I have arrived.
In two days it’s Australia Day. I shall have been here for 4911 days. It’s time to take stock.
They don’t use the word ‘naturalised’ any more, when you become an Australian citizen. Something to do with the implication that you were unnatural previously.
Yes, well… I was wondering how naturalised I’ve become.
I’ve tried. Truly I have. I’ve eaten spaghetti bolognese in sandwiches and driven with one hand hanging out the window, but I have to admit it didn’t come naturally.
I still wear socks inside my sandals and I still prefer wine to beer.
I am getting a grip on the language (see above) but I still can’t say ‘good’ like they do in the supermarket queues: “Hello, how are you today?”
“Gud” (even when you’re dying).
What’s more, I’m inclined to say “Jolly good” when I am, which causes them to snigger.
And when someone mentions football I think of a round thing, and shaven‑headed Neanderthals clubbing each other to death in the stands.
And I’m sorry.
And that’s another problem. I can say sorry.
A true Australian can’t get his mouth to form the word (John Howard would understand this). I asked one to try.
“You’re not actually apologising for anything,” I assured him. “I just want to hear you say the word.”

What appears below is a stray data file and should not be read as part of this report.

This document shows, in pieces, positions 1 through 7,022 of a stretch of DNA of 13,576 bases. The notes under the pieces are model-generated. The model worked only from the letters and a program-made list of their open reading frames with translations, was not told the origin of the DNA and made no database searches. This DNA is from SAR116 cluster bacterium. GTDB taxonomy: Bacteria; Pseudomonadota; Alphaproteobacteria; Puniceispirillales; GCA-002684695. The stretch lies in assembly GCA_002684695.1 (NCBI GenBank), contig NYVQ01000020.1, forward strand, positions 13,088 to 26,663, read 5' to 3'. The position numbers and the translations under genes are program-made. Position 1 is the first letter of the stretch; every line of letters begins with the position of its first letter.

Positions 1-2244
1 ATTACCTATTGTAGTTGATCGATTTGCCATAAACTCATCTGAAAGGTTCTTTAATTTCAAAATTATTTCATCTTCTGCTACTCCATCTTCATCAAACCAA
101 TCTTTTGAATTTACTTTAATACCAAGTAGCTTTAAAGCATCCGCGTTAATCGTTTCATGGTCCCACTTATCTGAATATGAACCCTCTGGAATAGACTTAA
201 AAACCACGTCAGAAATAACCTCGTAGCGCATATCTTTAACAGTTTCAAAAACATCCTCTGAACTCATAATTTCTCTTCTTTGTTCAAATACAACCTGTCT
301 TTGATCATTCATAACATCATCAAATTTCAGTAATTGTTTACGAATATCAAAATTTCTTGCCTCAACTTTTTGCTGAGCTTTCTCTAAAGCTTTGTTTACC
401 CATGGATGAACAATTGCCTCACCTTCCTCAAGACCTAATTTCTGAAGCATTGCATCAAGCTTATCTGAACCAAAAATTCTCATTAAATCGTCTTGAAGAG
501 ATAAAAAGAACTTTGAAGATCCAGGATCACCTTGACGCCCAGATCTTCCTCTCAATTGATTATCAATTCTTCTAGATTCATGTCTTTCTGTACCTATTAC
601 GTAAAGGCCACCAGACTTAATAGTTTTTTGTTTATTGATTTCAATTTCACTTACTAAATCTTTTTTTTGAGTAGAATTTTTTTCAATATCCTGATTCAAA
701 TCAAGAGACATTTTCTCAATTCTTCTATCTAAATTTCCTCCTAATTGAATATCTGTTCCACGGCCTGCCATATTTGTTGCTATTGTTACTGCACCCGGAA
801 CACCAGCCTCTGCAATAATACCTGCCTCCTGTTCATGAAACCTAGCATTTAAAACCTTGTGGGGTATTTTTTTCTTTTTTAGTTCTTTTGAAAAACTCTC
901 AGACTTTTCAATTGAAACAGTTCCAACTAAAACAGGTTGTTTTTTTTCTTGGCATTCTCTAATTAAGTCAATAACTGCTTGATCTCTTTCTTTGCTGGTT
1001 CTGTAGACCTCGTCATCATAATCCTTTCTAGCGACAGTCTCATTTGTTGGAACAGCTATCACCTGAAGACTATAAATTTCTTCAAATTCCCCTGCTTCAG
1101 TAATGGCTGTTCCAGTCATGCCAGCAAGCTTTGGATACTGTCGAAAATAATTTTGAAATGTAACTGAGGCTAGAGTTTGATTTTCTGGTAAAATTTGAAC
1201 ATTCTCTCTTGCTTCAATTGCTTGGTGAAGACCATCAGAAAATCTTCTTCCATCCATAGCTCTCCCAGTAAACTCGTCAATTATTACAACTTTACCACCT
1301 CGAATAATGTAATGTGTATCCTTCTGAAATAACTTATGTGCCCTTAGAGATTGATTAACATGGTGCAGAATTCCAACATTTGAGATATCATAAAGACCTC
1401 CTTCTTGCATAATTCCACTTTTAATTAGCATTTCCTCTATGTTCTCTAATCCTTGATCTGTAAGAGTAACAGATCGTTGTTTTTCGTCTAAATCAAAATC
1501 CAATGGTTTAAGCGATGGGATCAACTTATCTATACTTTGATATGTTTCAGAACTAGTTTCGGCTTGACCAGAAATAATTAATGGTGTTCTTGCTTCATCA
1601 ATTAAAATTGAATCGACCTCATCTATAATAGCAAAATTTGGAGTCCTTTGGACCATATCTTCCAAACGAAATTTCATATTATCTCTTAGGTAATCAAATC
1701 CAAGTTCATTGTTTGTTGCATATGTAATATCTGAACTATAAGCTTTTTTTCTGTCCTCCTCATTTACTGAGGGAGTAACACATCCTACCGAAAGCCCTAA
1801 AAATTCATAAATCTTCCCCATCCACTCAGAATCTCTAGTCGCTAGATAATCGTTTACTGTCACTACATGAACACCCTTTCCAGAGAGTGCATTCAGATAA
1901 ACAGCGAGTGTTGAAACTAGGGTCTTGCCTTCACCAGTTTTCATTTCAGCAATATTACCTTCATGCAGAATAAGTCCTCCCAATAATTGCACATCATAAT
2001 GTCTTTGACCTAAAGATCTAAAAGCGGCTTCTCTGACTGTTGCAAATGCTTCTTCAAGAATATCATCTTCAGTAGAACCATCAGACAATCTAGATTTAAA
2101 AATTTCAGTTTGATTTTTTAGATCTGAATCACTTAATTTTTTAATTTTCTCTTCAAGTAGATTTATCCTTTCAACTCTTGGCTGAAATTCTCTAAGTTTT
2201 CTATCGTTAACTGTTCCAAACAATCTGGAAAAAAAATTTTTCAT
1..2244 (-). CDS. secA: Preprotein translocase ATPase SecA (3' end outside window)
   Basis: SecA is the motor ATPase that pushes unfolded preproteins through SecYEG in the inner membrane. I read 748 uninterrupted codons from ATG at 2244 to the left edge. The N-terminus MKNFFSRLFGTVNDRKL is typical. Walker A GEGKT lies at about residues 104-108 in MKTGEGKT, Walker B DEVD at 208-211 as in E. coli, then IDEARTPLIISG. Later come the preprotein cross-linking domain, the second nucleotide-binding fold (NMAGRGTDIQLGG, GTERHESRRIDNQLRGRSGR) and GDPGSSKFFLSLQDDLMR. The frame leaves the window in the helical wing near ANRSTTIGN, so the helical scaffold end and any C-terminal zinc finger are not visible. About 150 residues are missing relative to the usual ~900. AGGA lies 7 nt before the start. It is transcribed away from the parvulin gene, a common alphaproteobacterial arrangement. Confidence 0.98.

“S…s….s…s – piss off!” was what he said.
But that’s all right. Being insulted gives me a sense of belonging. A young man gave me the finger yesterday when we were both heading for the same space on a roundabout. I felt… included.
I yelled “Thank you very much!” but he probably thought I was having a lend.
It’s not as if I haven’t been practising. I am the only Australian I know (naturalised or not) who can recite The Man from Snowy River right through.
I have picked up a snake in my lounge room and returned it to the wild, where your average Australian would have hacked it to bits with a spade.
And that, mate, is the heart of the problem. Your average Australian doesn’t worry about it. He just does it and bugger anyone who cares.
He goes to a barbecue in the park and strikes up conversations with complete strangers over the same hotplate. He doesn’t care what your father does for a living and he’ll talk to anyone regardless of their regional accent.
I still have trouble with these things. Actually I don’t have trouble with talking to people. It’s the barbecuing that beats me. Complete strangers tear the tongs out of my hand and shriek, “Jesus, mate, not like that!”
Sometimes they’re women.
But it’s Australia Day on Monday. It’s the day we celebrate Arthur Phillips landing at Sydney; the Hill’s Hoist and the Granny Smith apple; Shakespeare’s birth at Stratford (Cairns); and the birth of Christ in the stable behind the Birdsville pub.
And I’ll be there. On The Strand probably, where people will say, “G’day mate. How’s it going?”
And I shall say “Gud,” tear the top from my stubbie with my teeth, take a swig and belch.
I’ll leave the socks off, just to show willing.
I’ll refer to my wife as ‘the windbreak’.
It’s a great country — where else could you do that and get away with it!